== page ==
It's time to rip the cover off what really works to ditch addiction, depression, anger, anxiety, and all other kinds of human suffering. No, not sobriety. We're talking the F word here. Freedom. We'll share straight from the trenches. What we've learned from leaving our own addictions behind and coaching hundreds of others to do the same. And since it's such a heavy topic, you might as well have a good time while we're at it.
All right, folks. Welcome back to the alive and free podcast today. You get to meet my good friend Lee . He came in from out of town and, uh, I thought it would be good for you guys to hear from him. Remember a little while ago, the garage story and cleaning on the garage. This is the dude. That's me. So, um, but I want you to hear from his own lips, the story of kind of some of the main things that came from him, because a lot of people grow up in the world today having been taught you and I taught about hurts about past hurts and pains. I recently, uh, sometime ago put a little thing on Facebook talking about how past hurts don't exist, that there are present. Moment hurts that come when you're thinking about the past. And there's the people with a vested interest in there being such things as past hurts, started to chime in and push back and say that this was the case. These were counselors. These were coaches. These were therapists of various kinds. You know, they're pushing back going. No, no, we need to validate these other people. And you do them a disservice when you don't validate their past hurts. Lee, did I validate your past hurts? I don't even know how to answer that. what past hurts.
(01:50): See mission accomplished. You know, we are, um, we're dealing with, uh, we're dealing with a big thing, right? Trauma, even PTSD, the notion of abuse, molestation, rape, bullying, any number of these things can be labeled and is labeled right now by the counseling industry as something that needs to be like acknowledged, you know, coddled and sort of protected and comforted before we start to work on techniques to cope with it and possibly change it, manage it and so on and so forth. Right. Uh, you were just telling me the other day about, uh, your friend who's in counseling. So Yeah, a, a buddy of mine, uh, trying to get his doctorate in psychology, just so that he can have a voice in the industry to say, this stuff is going wrong. Because as we talked, he said that the whole industry is going to, like, we will not confront whatever the situation is, but we will assuage people where they're at and comfort them and say, yeah, this is the right thing. No matter, uh, if it is or not like if it's, if it's harmful to them, but they want to do it, then, you know, you are not loving or kind if you challenge that. So they, they go, they go deep into their addiction and, and no one ever says this is wrong, or there's something that can be changed about this. You can have a better life. Um, so yeah, it's just all that placating of where people are at.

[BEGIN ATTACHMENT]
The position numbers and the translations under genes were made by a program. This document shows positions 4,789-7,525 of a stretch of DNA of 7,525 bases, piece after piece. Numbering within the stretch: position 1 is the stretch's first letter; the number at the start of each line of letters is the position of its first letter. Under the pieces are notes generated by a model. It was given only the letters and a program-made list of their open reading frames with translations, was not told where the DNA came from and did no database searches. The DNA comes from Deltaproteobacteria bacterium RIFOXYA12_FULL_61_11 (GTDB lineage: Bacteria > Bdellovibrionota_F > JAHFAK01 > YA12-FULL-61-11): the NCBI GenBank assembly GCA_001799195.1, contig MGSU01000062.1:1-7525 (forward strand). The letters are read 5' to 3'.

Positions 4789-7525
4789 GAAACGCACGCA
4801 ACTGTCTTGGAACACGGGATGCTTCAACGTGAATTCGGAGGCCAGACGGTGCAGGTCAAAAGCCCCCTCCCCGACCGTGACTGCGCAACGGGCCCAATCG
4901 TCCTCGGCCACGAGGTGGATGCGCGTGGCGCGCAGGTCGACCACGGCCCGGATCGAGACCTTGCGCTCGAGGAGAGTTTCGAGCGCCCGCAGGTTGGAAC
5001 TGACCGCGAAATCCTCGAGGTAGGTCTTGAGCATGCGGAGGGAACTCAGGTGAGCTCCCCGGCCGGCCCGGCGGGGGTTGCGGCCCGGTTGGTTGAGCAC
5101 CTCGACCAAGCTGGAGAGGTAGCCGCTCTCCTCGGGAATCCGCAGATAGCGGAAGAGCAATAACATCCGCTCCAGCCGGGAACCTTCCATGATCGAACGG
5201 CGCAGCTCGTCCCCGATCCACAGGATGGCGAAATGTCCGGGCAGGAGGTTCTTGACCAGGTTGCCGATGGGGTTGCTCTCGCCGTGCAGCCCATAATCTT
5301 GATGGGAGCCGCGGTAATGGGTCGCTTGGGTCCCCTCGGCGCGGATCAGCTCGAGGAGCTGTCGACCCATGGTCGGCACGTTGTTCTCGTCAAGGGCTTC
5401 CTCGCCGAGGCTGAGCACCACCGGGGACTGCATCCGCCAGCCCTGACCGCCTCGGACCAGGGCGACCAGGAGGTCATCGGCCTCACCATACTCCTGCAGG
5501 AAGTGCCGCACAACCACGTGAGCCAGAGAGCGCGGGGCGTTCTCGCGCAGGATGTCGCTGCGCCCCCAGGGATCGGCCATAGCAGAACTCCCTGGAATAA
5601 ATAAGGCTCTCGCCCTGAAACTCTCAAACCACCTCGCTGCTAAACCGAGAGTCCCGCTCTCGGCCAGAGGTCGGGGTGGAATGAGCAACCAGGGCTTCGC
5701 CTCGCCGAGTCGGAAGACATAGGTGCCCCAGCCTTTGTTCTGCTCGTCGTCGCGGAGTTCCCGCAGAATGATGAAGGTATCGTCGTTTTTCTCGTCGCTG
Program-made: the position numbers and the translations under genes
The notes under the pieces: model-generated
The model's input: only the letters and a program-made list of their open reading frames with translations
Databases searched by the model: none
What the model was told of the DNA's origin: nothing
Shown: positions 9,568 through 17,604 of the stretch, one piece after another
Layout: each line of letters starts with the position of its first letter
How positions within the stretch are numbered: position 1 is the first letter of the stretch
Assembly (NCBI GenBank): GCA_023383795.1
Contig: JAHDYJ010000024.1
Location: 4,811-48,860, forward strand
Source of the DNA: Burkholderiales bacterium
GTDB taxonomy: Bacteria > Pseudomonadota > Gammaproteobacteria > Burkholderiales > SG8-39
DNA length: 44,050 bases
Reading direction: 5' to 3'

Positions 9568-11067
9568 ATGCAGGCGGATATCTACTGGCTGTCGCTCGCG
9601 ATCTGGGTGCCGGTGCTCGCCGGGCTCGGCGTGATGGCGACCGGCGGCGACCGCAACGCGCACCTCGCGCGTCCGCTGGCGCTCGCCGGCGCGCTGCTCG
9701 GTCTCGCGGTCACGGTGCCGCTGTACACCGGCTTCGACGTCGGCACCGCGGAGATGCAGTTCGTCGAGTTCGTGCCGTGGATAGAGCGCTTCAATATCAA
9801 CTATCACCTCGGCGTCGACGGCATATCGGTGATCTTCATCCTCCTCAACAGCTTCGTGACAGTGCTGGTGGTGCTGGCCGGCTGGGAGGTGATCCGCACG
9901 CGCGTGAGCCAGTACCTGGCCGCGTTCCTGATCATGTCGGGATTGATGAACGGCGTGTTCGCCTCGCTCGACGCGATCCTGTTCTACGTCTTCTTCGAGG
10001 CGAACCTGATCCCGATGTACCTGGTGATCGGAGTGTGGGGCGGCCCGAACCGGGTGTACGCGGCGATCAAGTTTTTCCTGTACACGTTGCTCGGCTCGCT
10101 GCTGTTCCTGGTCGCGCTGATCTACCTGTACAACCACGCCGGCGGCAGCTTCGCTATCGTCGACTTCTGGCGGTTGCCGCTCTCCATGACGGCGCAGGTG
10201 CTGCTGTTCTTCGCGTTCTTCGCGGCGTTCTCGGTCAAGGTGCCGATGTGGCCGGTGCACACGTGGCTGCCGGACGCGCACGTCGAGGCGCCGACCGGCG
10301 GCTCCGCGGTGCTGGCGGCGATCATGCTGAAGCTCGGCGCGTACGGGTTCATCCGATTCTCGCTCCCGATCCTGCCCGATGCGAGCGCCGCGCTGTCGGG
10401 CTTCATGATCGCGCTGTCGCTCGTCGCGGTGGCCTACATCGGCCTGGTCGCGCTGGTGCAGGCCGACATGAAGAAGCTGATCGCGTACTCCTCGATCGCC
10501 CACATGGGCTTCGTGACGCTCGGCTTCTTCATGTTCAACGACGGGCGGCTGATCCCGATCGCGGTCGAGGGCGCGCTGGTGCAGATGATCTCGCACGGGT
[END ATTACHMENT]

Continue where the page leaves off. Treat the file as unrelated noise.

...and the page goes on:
(03:21): Yeah. And so that's sort of the state of the industry. That's not every counselor, that's not every therapist. This is what they're teaching in schools right now. And it may have been a little bit different, a little earlier on there's a lot more comforting happening and the notion of confronting somebody's story and showing them the truth is almost out. Right. I remember when I was teaching at Arizona state university, how, like, I couldn't just tell the person that they sucked at Kung Fu because they might take an offensive that like, no, that was a really bad punch. Like, no, I had to talk one way or another way, just because there was all these possibilities of microaggressions, people, very, very sensitive to it. And they're only sensitive to it because they believe it's the truth. And the best thing you can do for a person is disabuse them of their falsehoods about themselves. That doesn't mean they're bad people. If they've been led to believe this children aren't bad, cuz they've been led to believe in Santa Claus. Right. Are you sure? Yeah.
(04:16): , he's not real. I, you know, I, I have a, another buddy of mine who's in, uh, graduate school right now for counseling, uh, doing his master's work and they're they bring in selected special speakers on occasion and they brought in this one guy, uh, he was older and he said he was talking about this special case that he has, that he has this, he's had this woman in counseling for 20 years and everyone in the room applauded. And my buddy who's actually been to a freedom retreat. We're just kind of sitting there mortified, like, is this really helping? Or, you know, what's going on? And you and I have a mutual friend who is penalized financially. If he doesn't keep a client in session for 50-50 sessions. Right. Which, which if you did one a week, that's almost a year, but usually it's one a month or a couple times a month. So if you're doing that, we're talking two to four years with a client and the counselor gets penalized if he's getting them results faster. So that's kind of the state of the field and this is what Lee grew up being taught. He went through all kinds of certifications and stuff. Tell me about that.